FOOD AND FIBER SYSTEM LITERACY LEVELS OF BOZEMAN‘S COMMUNITY FOOD CO-OP‘S

advertisement
FOOD AND FIBER SYSTEM LITERACY LEVELS
OF BOZEMAN‘S COMMUNITY FOOD CO-OP‘S
CORE CONSUMER GROUP
By
JoLynn Charlene Miller
A thesis submitted in partial fulfillment
of the requirements for the degree
of
Master of Science
in
Agricultural Education
MONTANA STATE UNIVERSITY
Bozeman, Montana
December 2010
©COPYRIGHT
by
JoLynn Charlene Miller
2010
All Rights Reserved
ii
APPROVAL
of a thesis submitted by
JoLynn Charlene Miller
This thesis has been read by each member of the thesis committee and has been
found to be satisfactory regarding content, English usage, format, citation, bibliographic
style, and consistency and is ready for submission to the Division of Graduate Education.
Dr. Martin Frick
Approved for the Division of Agricultural Education
Dr. Jeff Jacobsen
Approved for the Division of Graduate Education
Dr. Carl A. Fox
iii
STATEMENT OF PERMISSION TO USE
In presenting this thesis in partial fulfillment of the requirements for a master‘s
degree at Montana State University, I agree that the Library shall make it available to
borrowers under rules of the Library.
If I have indicated my intention to copyright this thesis by including a copyright
notice page, copying is allowable only for scholarly purposes, consistent with ―fair use‖
as prescribed in the U.S. Copyright Law. Requests for permission for extended quotation
from or reproduction of this thesis in whole or in parts may be granted only by the
copyright holder.
JoLynn Charlene Miller
December 2010
iv
TABLE OF CONTENTS
1.
INTRODUCTION ....................................................................................1
Background and Setting ............................................................................1
Knowledge and Perceptions of the Food and Fiber System .....................4
Conceptual Framework .............................................................................6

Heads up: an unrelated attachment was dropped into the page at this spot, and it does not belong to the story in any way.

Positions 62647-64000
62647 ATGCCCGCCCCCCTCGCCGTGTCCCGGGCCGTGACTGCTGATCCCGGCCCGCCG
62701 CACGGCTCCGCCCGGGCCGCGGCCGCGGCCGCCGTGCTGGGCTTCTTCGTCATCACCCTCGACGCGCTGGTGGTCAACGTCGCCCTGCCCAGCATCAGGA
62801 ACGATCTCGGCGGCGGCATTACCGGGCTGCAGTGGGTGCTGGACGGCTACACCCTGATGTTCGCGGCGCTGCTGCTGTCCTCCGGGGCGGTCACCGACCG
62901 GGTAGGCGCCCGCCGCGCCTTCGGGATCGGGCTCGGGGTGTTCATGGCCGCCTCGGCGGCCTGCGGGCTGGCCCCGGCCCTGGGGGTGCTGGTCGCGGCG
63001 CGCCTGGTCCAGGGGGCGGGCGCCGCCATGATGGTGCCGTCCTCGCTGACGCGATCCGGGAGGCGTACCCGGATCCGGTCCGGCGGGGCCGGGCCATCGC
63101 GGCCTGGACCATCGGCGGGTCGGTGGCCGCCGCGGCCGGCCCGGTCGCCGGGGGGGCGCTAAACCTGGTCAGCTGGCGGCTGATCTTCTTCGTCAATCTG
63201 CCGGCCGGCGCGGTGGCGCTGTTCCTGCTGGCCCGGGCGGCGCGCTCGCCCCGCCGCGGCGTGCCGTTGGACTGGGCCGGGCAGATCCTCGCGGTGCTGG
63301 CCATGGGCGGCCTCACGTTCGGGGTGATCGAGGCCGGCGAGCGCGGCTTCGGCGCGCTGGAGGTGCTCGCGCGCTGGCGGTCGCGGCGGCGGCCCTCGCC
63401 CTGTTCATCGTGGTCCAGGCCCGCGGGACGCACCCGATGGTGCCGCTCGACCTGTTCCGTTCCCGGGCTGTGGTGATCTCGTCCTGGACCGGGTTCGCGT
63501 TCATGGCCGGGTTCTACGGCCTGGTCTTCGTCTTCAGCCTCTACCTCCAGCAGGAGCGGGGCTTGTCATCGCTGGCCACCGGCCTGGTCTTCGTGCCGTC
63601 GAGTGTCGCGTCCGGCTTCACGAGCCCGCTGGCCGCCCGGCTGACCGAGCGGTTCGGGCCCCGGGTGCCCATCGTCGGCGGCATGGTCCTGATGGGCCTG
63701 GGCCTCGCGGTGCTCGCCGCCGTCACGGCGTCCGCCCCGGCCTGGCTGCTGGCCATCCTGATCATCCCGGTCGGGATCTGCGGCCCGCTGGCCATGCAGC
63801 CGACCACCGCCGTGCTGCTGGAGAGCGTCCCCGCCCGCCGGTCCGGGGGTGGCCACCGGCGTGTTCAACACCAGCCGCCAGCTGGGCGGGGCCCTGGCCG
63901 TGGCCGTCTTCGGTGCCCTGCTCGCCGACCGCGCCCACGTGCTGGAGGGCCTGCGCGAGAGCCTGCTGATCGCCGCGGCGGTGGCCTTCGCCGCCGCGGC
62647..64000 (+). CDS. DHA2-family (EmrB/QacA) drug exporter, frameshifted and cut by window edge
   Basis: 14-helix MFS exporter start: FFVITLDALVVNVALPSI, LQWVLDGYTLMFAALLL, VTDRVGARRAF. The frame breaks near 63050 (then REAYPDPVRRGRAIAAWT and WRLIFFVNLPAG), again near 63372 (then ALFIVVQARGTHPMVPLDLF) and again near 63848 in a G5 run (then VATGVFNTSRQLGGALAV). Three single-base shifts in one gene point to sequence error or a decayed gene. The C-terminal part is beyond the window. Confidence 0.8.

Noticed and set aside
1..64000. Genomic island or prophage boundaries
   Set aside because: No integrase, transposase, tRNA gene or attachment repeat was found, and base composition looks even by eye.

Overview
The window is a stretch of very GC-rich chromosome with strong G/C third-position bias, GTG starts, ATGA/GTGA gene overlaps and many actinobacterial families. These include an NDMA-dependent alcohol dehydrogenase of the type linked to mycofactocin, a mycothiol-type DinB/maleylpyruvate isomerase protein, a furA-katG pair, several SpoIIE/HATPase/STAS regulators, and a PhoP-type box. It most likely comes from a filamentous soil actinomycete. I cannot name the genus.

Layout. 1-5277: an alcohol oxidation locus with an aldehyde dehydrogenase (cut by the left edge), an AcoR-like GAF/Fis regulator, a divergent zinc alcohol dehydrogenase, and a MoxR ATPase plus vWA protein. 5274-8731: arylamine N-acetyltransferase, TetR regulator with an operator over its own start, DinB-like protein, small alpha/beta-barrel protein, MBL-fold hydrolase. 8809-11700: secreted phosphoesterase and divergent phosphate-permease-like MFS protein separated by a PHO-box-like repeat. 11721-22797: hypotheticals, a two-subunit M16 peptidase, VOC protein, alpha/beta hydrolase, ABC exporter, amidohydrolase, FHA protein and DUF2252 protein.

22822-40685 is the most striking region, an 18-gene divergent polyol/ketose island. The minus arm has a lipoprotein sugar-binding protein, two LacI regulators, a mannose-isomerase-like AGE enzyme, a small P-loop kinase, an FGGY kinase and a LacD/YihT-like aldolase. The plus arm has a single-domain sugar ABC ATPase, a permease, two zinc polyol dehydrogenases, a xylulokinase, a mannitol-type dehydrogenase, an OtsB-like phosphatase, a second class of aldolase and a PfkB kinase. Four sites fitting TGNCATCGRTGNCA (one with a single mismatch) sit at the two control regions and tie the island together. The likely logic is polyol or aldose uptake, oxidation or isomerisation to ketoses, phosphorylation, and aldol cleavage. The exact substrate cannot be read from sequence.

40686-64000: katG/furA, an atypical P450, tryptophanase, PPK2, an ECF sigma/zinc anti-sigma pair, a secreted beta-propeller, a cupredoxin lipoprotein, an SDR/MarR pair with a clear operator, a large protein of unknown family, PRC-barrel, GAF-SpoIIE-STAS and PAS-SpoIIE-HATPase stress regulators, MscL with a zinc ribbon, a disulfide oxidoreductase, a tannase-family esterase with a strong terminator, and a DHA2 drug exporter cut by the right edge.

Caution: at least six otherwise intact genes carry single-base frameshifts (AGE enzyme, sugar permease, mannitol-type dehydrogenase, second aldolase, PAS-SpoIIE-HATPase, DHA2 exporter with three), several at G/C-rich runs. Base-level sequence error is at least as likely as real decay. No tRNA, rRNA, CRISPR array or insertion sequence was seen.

Purpose of the study ..................................................................................6
Need for the study .....................................................................................7
Objectives .................................................................................................7
Assumptions..............................................................................................8
Limitations ................................................................................................8
Operational definitions..............................................................................9
2.
REVIEW OF LITERATURE .................................................................11
Agricultural Literacy Research ...............................................................11
Food and Fiber System Literacy Research .............................................15
Influence of Knowledge and Perceptions on
Consumer Buying Patterns .....................................................................17
Conceptual Framework ...........................................................................19
Summary .................................................................................................21
3.
METHODOLOGY .................................................................................23
Population Description............................................................................23
Sampling Procedure ................................................................................24
Instrument Design ...................................................................................24
Data Collection .......................................................................................27
Data Analysis ..........................................................................................28
4.
RESULTS OF THE STUDY ................................................................. 29
Respondent Demographics .....................................................................29
Knowledge and Perception Scores..........................................................33
Educational Interests ...............................................................................45
5.
CONCLUSIONS, IMPLICATIONS, RECOMMENDATIONS ............48
Demographics of the Core Consumer Group..........................................49
Knowledge Levels ..................................................................................50
Perception Levels ....................................................................................52
Areas of Educational Interests ................................................................52
v
TABLE OF CONTENTS—CONTINUED
REFERENCES CITED .......................................................................................55
APPENDICES ....................................................................................................61
APPENDIX A:
APPENDIX B:
APPENDIX C:
APPENDIX D:
Introductory Post-card ........................................................62
Survey Instrument with Informed Consent ........................64
Reminder Post-card ............................................................73
Correct Answers for the Knowledge Section of
the Survey .........................................................................75
APPENDIX E: IRB Training Certificate .....................................................78
vi
LIST OF TABLES
Table